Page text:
|Publication number||US6040842 A|
|Application number||US 08/840,366|
|Publication date||Mar 21, 2000|
|Filing date||Apr 29, 1997|
|Priority date||May 2, 1996|
|Also published as||DE69717590D1, DE69717590T2, EP0842467A2, EP0842467B1, WO1997042564A2, WO1997042564A3|
|Publication number||08840366, 840366, US 6040842 A, US 6040842A, US-A-6040842, US6040842 A, US6040842A|
|Inventors||Peter R. Wavish, David M. Connah|
|Original Assignee||U.S. Philips Corporation|
|Export Citation||BiBTeX, EndNote, RefMan|
|Patent Citations (6), Non-Patent Citations (24), Referenced by (12), Classifications (8), Legal Events (5)|
|External Links: USPTO, USPTO Assignment, Espacenet|
1. Field of the Invention
The present invention relates to rule-based data processing apparatuses and in particular to those having stored therein one or more agents, agent or each agent being defined by a set of rules, and each rule being in the form of a condition portion and an associated response portion, with the condition portion of each rule requiring the presence of one or more specified behaviour states or external inputs and the apparatus comprising means for responding to any said condition being satisfied by generating the associated response. The invention additionally, but not exclusively, relates to process control and interactive entertainment apparatuses based around such a rule-based data processing apparatus.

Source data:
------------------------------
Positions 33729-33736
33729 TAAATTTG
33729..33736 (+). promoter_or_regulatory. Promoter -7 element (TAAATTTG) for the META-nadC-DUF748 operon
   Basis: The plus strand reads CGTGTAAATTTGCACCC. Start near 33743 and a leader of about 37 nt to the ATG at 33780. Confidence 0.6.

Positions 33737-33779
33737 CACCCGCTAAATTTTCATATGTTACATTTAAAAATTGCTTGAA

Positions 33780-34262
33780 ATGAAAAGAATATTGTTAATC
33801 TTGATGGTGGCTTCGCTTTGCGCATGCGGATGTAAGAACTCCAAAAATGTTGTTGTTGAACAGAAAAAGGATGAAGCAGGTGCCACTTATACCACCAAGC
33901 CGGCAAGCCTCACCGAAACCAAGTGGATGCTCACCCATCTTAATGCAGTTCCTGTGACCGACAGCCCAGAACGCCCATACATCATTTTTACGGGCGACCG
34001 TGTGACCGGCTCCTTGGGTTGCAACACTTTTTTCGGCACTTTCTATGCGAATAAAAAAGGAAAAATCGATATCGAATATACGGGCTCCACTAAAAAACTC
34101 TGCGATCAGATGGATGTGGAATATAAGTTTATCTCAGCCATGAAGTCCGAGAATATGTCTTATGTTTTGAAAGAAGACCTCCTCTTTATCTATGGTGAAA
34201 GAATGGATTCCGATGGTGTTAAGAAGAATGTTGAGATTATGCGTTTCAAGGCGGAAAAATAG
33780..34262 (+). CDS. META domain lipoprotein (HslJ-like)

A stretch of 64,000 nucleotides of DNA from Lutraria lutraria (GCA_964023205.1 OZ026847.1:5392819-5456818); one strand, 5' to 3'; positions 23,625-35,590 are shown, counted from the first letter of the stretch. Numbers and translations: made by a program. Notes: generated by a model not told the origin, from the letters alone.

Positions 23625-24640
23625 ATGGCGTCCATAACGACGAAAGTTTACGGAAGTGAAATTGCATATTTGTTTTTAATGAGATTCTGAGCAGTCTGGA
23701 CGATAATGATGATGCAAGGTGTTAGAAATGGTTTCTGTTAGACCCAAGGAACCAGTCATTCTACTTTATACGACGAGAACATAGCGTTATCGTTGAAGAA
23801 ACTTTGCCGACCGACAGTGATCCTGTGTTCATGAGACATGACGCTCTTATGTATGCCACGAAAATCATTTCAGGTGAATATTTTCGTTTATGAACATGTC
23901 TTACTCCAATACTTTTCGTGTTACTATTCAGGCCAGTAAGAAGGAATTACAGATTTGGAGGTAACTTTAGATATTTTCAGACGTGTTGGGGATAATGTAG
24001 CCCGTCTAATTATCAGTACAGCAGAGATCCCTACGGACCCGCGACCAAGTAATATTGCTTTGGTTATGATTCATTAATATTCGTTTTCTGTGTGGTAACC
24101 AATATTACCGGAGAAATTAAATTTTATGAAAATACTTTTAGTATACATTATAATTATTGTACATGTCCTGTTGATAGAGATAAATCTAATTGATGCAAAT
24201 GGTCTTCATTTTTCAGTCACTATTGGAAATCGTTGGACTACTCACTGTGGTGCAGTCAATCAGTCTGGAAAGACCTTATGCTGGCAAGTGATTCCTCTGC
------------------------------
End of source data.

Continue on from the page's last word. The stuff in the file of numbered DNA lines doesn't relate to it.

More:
2. Description of the Related Art
Rule-based processor systems may support behaviour languages in which behaviours are either simple operations performed on a value, or rules, where a rule defines logical and temporal relations between events (behaviour state changes). Events associated with the condition portion of a rule--also known as the left hand side behaviours of a rule--cause subsequent events associated with the response portion (right hand side behaviour) of the rule. An example of such a rule-based real time language is Real Time ABLE (RTA), described in "Simulating and Implementing Agents and Multiple Agent Systems" Proceedings of the European Simulation Multiconference 1991 at pages 226-231. ABLE stands for Agent Behaviour LanguagE and is a highly concurrent production rule language for simulating agents and multiple agent systems, and provides for tighter integration of time with the production rule system. A further example of a rule-based language is given in "The Behaviour Language; User's Guide" by R A Brooks, Al Memo 1227, Massachusetts Institute of Technology Artificial Intelligence Laboratory, April 1990.
Whilst rule-based languages provide greater flexibility than more traditional programming languages, their propagating nature can still lead to rigidity in, for example, process control where activation of process stages is strictly controlled in terms of starting, intermediate and finishing rule conditions and responses with little flexibility for unprogrammed events. Modification of the process to accommodate even minor procedural changes is also not a simple matter, sometimes requiring recompilation of the whole program to accommodate a small delay/wait-state change.